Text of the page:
In terms of defense, Mercado added that “both players are also known to steer clear from foul trouble despite being asked to defend against the import of the opposing team.”

But while Bates is the more talented, Mercado pointed out that current Ginebra import has an edge in terms of discipline. Brownlee’s savvy approach to the game is more adept for team play as compared to Bates’ forceful approach. Off-the-court discipline is a no-brainer due to the Black Superman’s brush with the law. He even blew his stint as skills coach for the Philippine Patriots in the Asean Basketball League due to “repeated misconduct and acts detrimental to the team and to the league.”

If there’s any weakness to their game, Black pointed out that “they’re not good rebounders”. He mentioned, “I averaged 18 or 19 rebounds a game but Billy would only have 12 or 13 a night. Same goes for Brownlee but he is more confined operating outside the paint.” As reference, Black is 6’ 5” while both Bates and Brownlee are barely an inch shorter.

Brownlee’s place in PBA history

Mercado is convinced that Brownlee’s latest feats merits him a strong consideration as best PBA import ever. He added, “He’s tied with several players with the second most titles – alongside Andy Fields, Cyrus Mann, Bates and Bruce “Sky” King with 3 titles apiece. But he stands out because he was the lone import in giving Ginebra these 3 titles.”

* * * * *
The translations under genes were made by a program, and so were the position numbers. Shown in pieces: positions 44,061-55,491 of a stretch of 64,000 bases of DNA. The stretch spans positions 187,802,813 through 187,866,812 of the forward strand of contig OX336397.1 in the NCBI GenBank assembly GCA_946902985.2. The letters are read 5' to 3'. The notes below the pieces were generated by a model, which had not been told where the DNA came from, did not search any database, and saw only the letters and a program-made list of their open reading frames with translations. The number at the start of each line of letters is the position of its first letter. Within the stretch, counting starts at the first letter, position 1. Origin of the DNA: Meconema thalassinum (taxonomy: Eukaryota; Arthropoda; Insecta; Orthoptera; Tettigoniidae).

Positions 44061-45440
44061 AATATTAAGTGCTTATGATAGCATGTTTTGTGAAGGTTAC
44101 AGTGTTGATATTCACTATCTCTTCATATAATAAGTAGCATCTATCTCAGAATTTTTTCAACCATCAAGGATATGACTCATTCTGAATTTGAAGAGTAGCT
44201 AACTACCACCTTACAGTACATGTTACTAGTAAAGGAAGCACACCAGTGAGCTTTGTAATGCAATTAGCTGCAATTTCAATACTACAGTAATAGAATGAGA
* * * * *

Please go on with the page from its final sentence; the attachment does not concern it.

Also, his dominance in the last Commissioner’s Cup despite his height is worth a strong look. “Winning the Commissioner’s Cup best import and title despite being the shortest makes his accomplishment greater than Kenny Redfield, generally considered the greatest Commissioner’s Cup import of all time.”

The scary truth for the PBA is that Brownlee is at the peak of his career. He will suit up for the Gin Kings once again as they defend their Governor’s Cup title. He is just 30 years old which gives him a lot of playing years left. Just like Bates, he is revolutionizing the game as well as the prototypical pace-and-space player who can dominate taller imports. By the time he’s done, the Georgia native may surpass Sean Chambers as the winningest import in PBA history with six titles.

But beyond his on-court exploits, the resident Ginebra import has also endeared himself to the Philippines, much like what Bates did in his heyday. However, Brownlee remains to be a model of humility and courtesy despite his achievements. In that regard, he is a superhero in his own right to present and future Filipino basketball fans. He may not be the Black Superman but he is on his way to be a better version of him.

(Image from Facebook/Billy Ray Bates)